3 oz. guanciale

If the guanciale is frozen, let it thaw just a little, then cut it into the smallest cubes you can manage. Place it in a pan and cook them until they’ve browned and crisped beautifully. Keep an eye on the pan, as guanciale can burn easily. Use the fried meat bits for this recipe and save the fat for flavoring a future dish! Set aside.

 

The Alfredo sauce…

Despite what you get in crappy restaurants like Olive Garden, Alfredo sauce should not be runny or soupy. It should cling to the pasta and be rich in flavor. When making this dish gluten-free, I use Garofalo gluten-free pasta exclusively, because it tastes just like real pasta. (Believe me, I’ve tried every GF pasta out there.) I buy mass quantities at Amazon.

If you’re not on a GF diet, simply use your favorite regular pasta.

1 cup heavy cream
3 tablespoons butter
Fleur de Sel or sea salt
1 lb. pasta, fresh or dried
2/3 cup freshly grated Parmigiano Reggiano cheese
freshly ground black pepper

 

Put 2/3 of the cream and all the butter in a large saucepan that will later accommodate all the pasta. Simmer over medium heat for less than a minute, until the butter and cream have thickened a bit. Turn off the heat.

Drop the pasta in a bowl of boiling salted water. If the pasta is fresh, it will take just seconds. If it’s dry, it will take a few minutes. (Gluten-free pasta takes a little longer.) Either way, you want to cook the pasta even firmer than al dente, because it will finish cooking in the pan with the butter and cream. Drain the pasta immediately when it reaches that firm stage, and transfer it to the pan with the butter and cream, tossing the pasta gently for a few seconds to coat.

Turn the heat under the saucepan on low, tossing the pasta, coating it with the sauce. Add the rest of the cream, all the Parmigiano Reggiano, and a bit of pepper (no salt because there’s plenty in the guanciale and cheese.) Toss briefly until the sauce has thickened and the pasta is well-coated.

 

At this point, you don’t want the pasta to get to dry, so you add…

1 cup of frozen peas

…tossing gently to warm them through. Also add the cooked guanciale at this time.

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Plate the pasta in a bowl or dish and serve the chicken alongside.

 

 

 

 

 

There’s something magical about a simple plate of spaghetti and meatballs. When my parents took me to an Italian restaurant as a child, a plate of spaghetti and meatballs made me feel like the luckiest kid on the planet. And even now, when I prepare a plate of spaghetti and meatballs for my daughter, she can’t wait to sit down at the dinner table. She’s so busy shoveling the food into her mouth, she can’t even speak. I just get a quick thumbs-up between bites…and breaths!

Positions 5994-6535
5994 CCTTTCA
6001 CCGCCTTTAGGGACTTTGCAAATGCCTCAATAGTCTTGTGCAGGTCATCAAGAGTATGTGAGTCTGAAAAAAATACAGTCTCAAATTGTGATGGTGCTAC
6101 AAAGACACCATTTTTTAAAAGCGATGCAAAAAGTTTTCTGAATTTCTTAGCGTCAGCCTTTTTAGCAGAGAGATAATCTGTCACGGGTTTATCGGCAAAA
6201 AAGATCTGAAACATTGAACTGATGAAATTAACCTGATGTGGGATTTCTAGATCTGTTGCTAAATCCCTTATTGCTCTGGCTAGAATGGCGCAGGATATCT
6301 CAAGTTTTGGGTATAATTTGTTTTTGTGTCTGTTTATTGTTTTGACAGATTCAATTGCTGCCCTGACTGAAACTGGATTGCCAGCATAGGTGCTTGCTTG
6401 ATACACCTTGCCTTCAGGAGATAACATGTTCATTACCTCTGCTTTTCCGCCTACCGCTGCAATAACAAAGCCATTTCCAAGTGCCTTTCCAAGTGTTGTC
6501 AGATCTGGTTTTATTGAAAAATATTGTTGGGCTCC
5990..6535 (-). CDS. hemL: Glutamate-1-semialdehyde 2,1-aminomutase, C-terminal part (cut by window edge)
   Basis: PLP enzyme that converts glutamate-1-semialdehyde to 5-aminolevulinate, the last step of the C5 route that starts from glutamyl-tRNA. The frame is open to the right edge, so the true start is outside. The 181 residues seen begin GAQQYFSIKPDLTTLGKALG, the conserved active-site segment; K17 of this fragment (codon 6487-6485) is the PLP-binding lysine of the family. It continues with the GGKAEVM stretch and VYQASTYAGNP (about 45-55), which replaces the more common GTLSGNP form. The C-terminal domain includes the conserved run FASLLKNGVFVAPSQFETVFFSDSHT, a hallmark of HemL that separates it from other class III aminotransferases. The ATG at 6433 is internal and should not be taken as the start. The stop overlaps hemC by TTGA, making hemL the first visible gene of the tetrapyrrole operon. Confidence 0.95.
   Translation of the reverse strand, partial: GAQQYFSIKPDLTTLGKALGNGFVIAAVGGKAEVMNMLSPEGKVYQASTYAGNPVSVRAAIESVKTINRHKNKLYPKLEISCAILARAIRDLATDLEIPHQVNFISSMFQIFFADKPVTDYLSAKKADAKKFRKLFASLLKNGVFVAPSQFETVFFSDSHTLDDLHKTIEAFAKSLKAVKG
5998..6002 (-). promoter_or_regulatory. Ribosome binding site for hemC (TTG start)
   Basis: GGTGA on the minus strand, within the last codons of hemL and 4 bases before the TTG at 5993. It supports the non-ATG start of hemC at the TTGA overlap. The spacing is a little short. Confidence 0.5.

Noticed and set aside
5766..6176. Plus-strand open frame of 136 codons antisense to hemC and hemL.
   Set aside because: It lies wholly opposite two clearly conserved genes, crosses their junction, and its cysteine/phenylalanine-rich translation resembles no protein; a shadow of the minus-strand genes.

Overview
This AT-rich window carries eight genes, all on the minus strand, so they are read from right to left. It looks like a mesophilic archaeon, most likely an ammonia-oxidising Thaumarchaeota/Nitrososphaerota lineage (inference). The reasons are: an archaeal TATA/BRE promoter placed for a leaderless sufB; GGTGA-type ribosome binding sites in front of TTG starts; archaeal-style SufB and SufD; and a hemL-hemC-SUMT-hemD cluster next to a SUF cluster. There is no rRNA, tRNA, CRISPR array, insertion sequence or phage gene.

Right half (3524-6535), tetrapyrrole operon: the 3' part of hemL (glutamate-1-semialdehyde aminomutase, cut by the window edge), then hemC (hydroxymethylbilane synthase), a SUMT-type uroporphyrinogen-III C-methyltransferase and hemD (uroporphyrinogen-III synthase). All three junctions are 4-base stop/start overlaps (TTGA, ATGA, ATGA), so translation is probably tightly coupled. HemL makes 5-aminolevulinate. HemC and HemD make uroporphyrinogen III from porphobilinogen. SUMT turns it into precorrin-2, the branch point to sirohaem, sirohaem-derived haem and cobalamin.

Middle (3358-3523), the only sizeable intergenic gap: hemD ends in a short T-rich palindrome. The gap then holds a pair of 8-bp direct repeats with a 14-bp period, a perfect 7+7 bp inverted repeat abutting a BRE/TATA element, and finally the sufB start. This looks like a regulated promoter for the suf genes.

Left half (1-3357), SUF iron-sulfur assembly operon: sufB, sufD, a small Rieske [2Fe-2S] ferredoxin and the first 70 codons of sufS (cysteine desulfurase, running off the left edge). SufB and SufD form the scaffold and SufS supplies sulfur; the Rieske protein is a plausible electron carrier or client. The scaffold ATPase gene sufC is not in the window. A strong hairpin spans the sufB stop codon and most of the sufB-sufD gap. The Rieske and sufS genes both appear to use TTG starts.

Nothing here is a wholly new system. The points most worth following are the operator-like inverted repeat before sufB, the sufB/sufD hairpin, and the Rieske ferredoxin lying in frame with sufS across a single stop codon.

meatballs

 

Great meatballs start with great meat. I always use 80/20 grass-fed beef. I don’t use a ton of breadcrumbs as filler. And the tomato sauce is homemade as well, from canned tomatoes. I start with the sauce…

 

B.F.I.M. SAUCE

Inspired by a lovely but large Italian lady I once knew, my Big Fat Italian Mama sauce works well with this hearty dish.

 

 

1 medium onion, finely chopped
2 cloves garlic, through a press
1/2 cup extra virgin olive oil
10 cups ground and peeled tomatoes…or 3 cans (28 oz.) tomatoes pureed in food processor
2 teaspoons each: dried oregano, basil and parsley
3/4 teaspoon each anise seed and fennel seed
1 1/2 teaspoons salt
1/2 teaspoon black pepper
2 bay leaves
1 small can (6 oz.) tomato paste
1 teaspoon sugar (optional)

 

Heat the olive oil in a large pot and add the onions. Cook until the onions are translucent, then add the garlic. Stir for 10 seconds.

Add the tomatoes and cook on high until the orange foam disappears, stirring frequently. Don’t let it burn.

Add the oregano, basil, parsley, anise seed, fennel seed, salt and pepper, bay leaves and tomato paste. Allow the sauce to just come to a boil so that the tomato paste reaches optimum thickening power.

Reduce the heat to a simmer and cook for at least an hour, until the sauce reaches the desired consistency. Stir often.

 

While the sauce is cooking, I start the meatballs…

 

 

2 lbs. grass-fed ground beef
1 cup plain breadcrumbs (gluten-free breadcrumbs work well, too)
2 tablespoons dried parsley
2 tablespoons dried oregano
1 tablespoon dried basil
1 tablespoon granulated garlic
1 tablespoon onion powder
1 teaspoon black pepper
2 teaspoons salt
2 eggs, cracked and scrambled
1/2 cup extra virgin olive oil

Mix all the ingredients, except the olive oil, thoroughly but gently in a large bowl. Don’t overwork it.

Pour some olive oil a medium-hot pan (don’t let it burn), make the meatballs, and sear them on all sides until brown.

When the meatballs are nice and brown, place them into the pot of sauce, making sure they are covered. Pour all the little bits and the olive oil from the pan into the sauce as well! Great flavor there.

Cover the pot and cook the meatballs in the sauce on low for a few hours.

Serve the meatballs and sauce over your favorite pasta, and sprinkle with freshly grated Parmigiano Reggiano.

 

Making this dish gluten-free is easy: use gluten-free pasta (we love the products from Garofalo) and use GF breadcrumbs in the meatballs. I prefer to buy gluten-free loaves of bread, toasting them, letting the slices cool, then tossing them in a food processor to make breadcrumbs. The flavor is as good as regular breadcrumbs!